Quaker Meeting House, Painswick, Gloucestershire, England

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Mystery Worshipper:
Church: Quaker Meeting House
Location: Painswick, Gloucestershire, England
Date of visit: Sunday, 18 August 2019, 10:30am

The building

Built in 1706, the building is set in a small, delightful garden with some Quaker graves. It still has an early Quaker feel, although it has had many refurbs. There are some original benches and an upstairs schoolroom with small library. It is also comfortable, with kitchen, toilets, heating. I loved the room and its huge 18th century windows through which sunlight poured. But from the ceiling of a fairy unspoilt interior hung four chunky (1930s looking but they could be 1950s) overhead lights. They seemed out of keeping with the beautiful room. Fortunately they were kept turned off, allowing the sunlight to be the only illumination we had or needed.

The church

Very friendly and inclusive, though few of the Meeting actually live in Painswick. In addition to their Sunday meeting, there is a morning meeting every first Wednesday, and a Children’s meeting every third Sunday. They also make the meeting house available for hire.

The neighborhood

Painswick, in Gloucestershire, is the quintessential English town. It is known for its beauty. In the 18th century, clothiers from the Stroud Valleys built houses here. The churchyard has gorgeous Baroque tombstones and clipped yews, which do attract tourists, but Painswick is still lived in as a village with shop, pubs, school, etc. There is often an art exhibition going on – this week it's sculpture. The meeting house is in an idyllic setting looking out over the Painswick valley.

The cast

No one was introduced.

What was the name of the service?

Meeting for Worship.

How full was the building?

Twenty to thirty in a room that holds about fifty. One person had a dog with them.

Did anyone welcome you personally?

Yes. Everyone was delighted to see me.

Was your pew comfortable?

Yes. It was an 18th century wooden bench. Cushions and kneelers to put feet on were on offer, but I ignored them.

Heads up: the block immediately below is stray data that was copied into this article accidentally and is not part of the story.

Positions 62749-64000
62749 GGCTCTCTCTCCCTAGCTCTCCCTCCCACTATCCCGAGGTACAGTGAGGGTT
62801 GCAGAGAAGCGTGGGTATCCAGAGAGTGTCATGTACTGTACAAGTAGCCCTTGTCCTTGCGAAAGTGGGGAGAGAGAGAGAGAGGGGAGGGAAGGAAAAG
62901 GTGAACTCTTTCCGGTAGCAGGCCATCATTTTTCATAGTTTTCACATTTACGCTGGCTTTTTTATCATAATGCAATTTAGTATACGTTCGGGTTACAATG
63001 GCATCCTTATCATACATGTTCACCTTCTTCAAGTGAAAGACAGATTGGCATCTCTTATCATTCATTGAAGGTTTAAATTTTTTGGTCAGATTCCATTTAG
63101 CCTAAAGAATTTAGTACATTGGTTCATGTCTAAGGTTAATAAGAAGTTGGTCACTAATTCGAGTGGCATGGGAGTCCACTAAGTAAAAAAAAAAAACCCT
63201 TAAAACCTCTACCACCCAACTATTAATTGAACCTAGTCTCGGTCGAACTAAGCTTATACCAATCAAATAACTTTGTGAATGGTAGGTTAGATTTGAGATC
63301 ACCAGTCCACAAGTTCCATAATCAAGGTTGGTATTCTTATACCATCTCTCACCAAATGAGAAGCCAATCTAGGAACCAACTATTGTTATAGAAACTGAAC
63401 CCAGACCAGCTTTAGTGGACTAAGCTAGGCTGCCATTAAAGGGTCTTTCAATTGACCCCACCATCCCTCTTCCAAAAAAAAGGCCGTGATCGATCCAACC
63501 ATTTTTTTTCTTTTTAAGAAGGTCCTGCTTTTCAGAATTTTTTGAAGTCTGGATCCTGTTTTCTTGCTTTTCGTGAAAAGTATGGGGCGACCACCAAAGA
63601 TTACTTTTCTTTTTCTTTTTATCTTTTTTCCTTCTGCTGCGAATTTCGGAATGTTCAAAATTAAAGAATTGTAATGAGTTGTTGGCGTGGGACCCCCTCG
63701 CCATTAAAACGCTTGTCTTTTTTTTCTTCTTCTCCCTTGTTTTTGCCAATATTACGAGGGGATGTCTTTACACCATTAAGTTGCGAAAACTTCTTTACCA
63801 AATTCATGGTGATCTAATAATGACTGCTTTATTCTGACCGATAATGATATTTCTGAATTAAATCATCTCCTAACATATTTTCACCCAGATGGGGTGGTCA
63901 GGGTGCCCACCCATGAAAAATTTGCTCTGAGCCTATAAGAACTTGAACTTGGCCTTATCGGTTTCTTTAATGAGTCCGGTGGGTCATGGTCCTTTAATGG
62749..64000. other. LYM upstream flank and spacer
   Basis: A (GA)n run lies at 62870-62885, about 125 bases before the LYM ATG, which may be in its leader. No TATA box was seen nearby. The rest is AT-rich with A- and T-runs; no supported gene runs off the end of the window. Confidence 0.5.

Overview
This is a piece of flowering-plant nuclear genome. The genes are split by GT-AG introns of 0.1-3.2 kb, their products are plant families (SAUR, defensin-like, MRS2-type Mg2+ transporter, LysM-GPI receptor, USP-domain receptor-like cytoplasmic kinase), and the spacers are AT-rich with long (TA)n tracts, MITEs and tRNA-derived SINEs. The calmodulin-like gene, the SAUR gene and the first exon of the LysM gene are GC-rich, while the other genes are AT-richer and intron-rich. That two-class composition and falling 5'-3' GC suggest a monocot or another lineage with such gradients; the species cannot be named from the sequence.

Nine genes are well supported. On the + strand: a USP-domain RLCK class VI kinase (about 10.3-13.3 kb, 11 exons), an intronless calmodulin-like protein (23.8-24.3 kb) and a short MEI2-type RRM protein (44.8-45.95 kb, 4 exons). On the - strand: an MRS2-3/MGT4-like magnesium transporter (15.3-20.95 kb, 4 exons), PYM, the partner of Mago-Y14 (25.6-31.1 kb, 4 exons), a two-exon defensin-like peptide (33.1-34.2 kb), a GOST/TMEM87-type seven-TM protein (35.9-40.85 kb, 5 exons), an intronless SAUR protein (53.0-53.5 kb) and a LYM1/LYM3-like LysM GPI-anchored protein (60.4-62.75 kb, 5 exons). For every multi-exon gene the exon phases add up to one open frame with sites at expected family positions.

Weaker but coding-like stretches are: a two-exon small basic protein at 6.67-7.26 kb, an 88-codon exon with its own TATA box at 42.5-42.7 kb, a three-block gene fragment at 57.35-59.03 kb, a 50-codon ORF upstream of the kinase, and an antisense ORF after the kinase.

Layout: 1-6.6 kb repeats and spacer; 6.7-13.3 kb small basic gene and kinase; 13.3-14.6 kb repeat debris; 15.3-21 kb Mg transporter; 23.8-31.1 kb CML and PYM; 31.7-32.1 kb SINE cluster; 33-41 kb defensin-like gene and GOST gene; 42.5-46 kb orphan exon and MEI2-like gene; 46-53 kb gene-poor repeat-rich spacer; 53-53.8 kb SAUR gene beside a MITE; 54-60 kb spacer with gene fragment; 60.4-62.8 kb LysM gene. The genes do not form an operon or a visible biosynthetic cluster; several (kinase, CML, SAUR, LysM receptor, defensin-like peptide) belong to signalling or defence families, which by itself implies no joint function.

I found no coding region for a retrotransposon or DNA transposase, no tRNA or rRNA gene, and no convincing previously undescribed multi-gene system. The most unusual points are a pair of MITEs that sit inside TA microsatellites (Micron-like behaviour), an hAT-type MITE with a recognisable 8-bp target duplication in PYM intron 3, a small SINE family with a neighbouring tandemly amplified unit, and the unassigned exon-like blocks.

How would you describe the pre-service atmosphere?

Friendly at first. Then deep silence.

What were the exact opening words of the service?

There were no words at all.

What books did the congregation use during the service?

No books were used for the service, but some were set out on the central table. Quaker Faith and Practice was prominent.

What musical instruments were played?

No music.

Did anything distract you?

Quakers talk of a ‘gathered meeting’ when a hush comes over the room and a divine presence is felt that binds all present together. I had never experienced one before, but today’s event did come close in my mind.

Was the worship stiff-upper-lip, happy clappy, or what?

English Quakers sit in silence for an hour. If anyone feels moved to offer ministry, they stand and speak while the rest listen is silence. There were three lots of ministry: one on truth; one on warmth and friendship, quoting the Dalai Lama; and one on the place where the words come from. Apart from the ministry, it was completely silent, with a depth of silence that was remarkable. The three people who spoke were all impressive – but for me, they could have been briefer.

Exactly how long was the sermon?

No sermon.

Which part of the service was like being in heaven?

The beauty of the place. The simple friendship. The perfectly behaved dog.

And which part was like being in... er... the other place?

The dreadful light fittings. There really wasn't anything else to detract from a strong feeling of heaven.

What happened when you hung around after the service looking lost?

Everyone talked to me and to everyone else. They offered me tea and biscuits and gave me flowers.

How would you describe the after-service coffee?

Definitely fair trade. Pleasant mugs. Everything is managed with extreme simplicity and everything works.

How would you feel about making another visit (where 10 = ecstatic, 0 = terminal)?

10 — I don't join groups, but Quakers are one of the most attractive groups I don't join.

Did the service make you feel glad to be a Christian?

Quakers grew out of a Christian tradition but they are not specifically Christian now. Some are Buddhist Quakers or Atheist Quakers. I certainly felt that I was being 'held in the light' (a Quaker way of putting it).

What one thing will you remember about all this in seven days' time ?

The yellow roses I was given.

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